There is an established genre of attacks on the Constitution arising from its failure to produce certain policies at a given moment.
I agree that Tocqueville is not a prophet of American doom. But he does identify a tragic tradeoff: that there could be no first-best outcome in the wave of democratization he saw sweeping over the world. Or, at least not one that could simultaneously preserve the virtues of aristocratic society while providing the benefits of democratic society.
It is a recognition of this tragic tradeoff that I miss in the current debate among conservatives over liberalism and globalization more generally. The tragic sense in Tocqueville is not that he did not see great good in the coming democratic era. He did. But he also saw the world losing something irreplaceable with the eclipse of aristocratic society.
At the end of Democracy in America Tocqueville laments, “I scan my eyes over this numberless mass composed of similar beings, where nothing rises to a higher level or sinks to a lower one. The spectacle of this universal uniformity saddens and chills me, and I am tempted to long for the society that no longer exists.”
The society that no longer exists for which Tocqueville pines is, of course, aristocratic society. But he quickly adds that he makes “every effort” to resist this pining. In compensation for this loss, democracy brings “exceptional prosperity” to the world.
Yet the virtues and vices of each type of society, democratic versus aristocratic, are so different as to be almost incommensurable. Each is so different as almost to reflect “two distinct humanities, each of which has its particular advantages and disadvantages, its goods and its evils that are proper to it.”
Earlier, Tocqueville sketches the advantages and disadvantages of these two worlds. He first identifies what aristocratic society offers humanity that democratic society cannot:
Do you want to give the human spirit a certain nobility, a generous fashion of envisioning the things of this world? Do you want to inspire in men a sort of contempt for material goods? Do you desire to bring about or to maintain profound convictions and prepare great devotions?
Is it a matter for you of polishing mores, of elevating manners, of making the arts shine? Do you want poetry, éclat, glory?
Do you claim to organize a people in a way to act strongly on all others? Do you intend it to attempt great undertakings, and, whatever the result of its efforts, to leave an immense trace in history?
If such, in your view, is the principal object that men must propose for themselves in society, do not opt for the government of democracy; it would not lead you with certainty to the goal.
Democratic society, on the other hand, is not silent in the face of this charge. Tocqueville continues:
But if it seems useful to you to divert the intellectual and moral activity of man toward the necessities of material life, and to use it to produce well-being; if reason appears to you more profitable to men than genius; if your object is not to create heroic virtues, but peaceful habits; if you like to see vices more than crimes, and prefer to find fewer great actions, on the condition of encountering fewer cases of heinous crimes; if, instead of acting within the bosom of a brilliant society, it is enough for you to live in the midst of a prosperous society; if, finally, in your view, the principal object of a government is not to give the entire body of the nation the most strength or the most glory possible, but to provide for each of the individuals that make up the society the most well-being and to avoid the most misery; then equalize conditions and constitute democratic government.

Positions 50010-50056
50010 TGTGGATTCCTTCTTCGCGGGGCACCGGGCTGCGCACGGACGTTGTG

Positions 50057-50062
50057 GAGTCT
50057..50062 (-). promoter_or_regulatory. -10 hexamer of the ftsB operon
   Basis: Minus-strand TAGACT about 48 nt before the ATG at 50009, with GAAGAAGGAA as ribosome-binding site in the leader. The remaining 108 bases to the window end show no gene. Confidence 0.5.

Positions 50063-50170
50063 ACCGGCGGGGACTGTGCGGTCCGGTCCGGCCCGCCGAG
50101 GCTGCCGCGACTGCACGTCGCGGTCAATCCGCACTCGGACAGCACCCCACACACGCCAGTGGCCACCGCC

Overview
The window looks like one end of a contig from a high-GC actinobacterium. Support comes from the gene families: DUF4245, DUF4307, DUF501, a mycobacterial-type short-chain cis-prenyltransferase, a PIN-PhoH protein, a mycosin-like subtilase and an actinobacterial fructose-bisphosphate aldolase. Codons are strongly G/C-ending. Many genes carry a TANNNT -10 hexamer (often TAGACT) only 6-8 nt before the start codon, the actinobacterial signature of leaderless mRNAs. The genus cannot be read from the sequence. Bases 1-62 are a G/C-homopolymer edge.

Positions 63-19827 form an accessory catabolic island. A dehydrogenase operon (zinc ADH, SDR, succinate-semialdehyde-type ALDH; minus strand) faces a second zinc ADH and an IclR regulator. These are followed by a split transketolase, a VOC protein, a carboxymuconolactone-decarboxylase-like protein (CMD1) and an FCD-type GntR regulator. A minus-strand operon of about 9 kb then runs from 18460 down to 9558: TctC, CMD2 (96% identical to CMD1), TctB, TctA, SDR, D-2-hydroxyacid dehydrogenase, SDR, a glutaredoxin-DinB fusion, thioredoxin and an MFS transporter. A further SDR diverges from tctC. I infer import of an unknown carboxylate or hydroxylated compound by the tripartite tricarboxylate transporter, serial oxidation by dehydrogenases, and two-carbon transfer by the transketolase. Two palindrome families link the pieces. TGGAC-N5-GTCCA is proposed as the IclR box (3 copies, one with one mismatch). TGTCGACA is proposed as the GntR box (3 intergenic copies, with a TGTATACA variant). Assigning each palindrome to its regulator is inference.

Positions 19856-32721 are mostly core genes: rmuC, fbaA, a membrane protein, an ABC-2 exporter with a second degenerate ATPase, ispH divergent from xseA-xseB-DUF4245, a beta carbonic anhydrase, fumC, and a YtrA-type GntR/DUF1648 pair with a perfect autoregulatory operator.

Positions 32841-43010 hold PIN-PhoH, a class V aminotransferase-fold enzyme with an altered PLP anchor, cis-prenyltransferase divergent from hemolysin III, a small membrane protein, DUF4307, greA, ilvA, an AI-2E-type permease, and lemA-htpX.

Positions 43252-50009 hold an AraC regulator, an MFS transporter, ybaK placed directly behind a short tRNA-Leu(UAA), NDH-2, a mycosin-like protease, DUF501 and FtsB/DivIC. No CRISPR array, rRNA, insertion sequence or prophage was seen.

This is a tragic choice. On the one hand, Tocqueville sees God on the side of universal prosperity. He states that explicitly. But, ah, he will miss the poetry, the brilliance, and the glory of aristocratic society, even as it came at the cost of greater ignorance, poverty, and cruelty.
For Tocqueville, aristocratic society offers humanity greater variance, but a lower mean. Democratic society offers humanity a higher mean, but lower variance. And that’s the rub of the incommensurability of the two worlds.
Democracy’s lower variance relative to aristocracy means less poverty, and that’s good. But it also means less poetry, éclat, and glory. While aristocratic society offers these benefits, they come at a heavy human cost. Yet despite the cost, they also represent humanity at its best. Trading these aspirations for a full belly, for Tocqueville, represents a loss, a tragic loss, of an important bit of what makes us truly human.
It is Tocqueville’s recognition of the tragic that I wish conservatism today would pick up more generally as we attempt to negotiate a way between market and political liberalism versus solidarity, today’s global iteration of the tension between gemeinschaft versus gesellschaft.
As for Tocqueville, however, I don’t disagree with his resolution of the choice in his mind, if not in his heart. It is a good thing to feed the body. At the same time, when reading these passages, I can’t help but sense that Tocqueville believes humanity is losing a real part of its soul in the transition he outlines. But is it the sort of profit where we gain the whole world but lose our souls?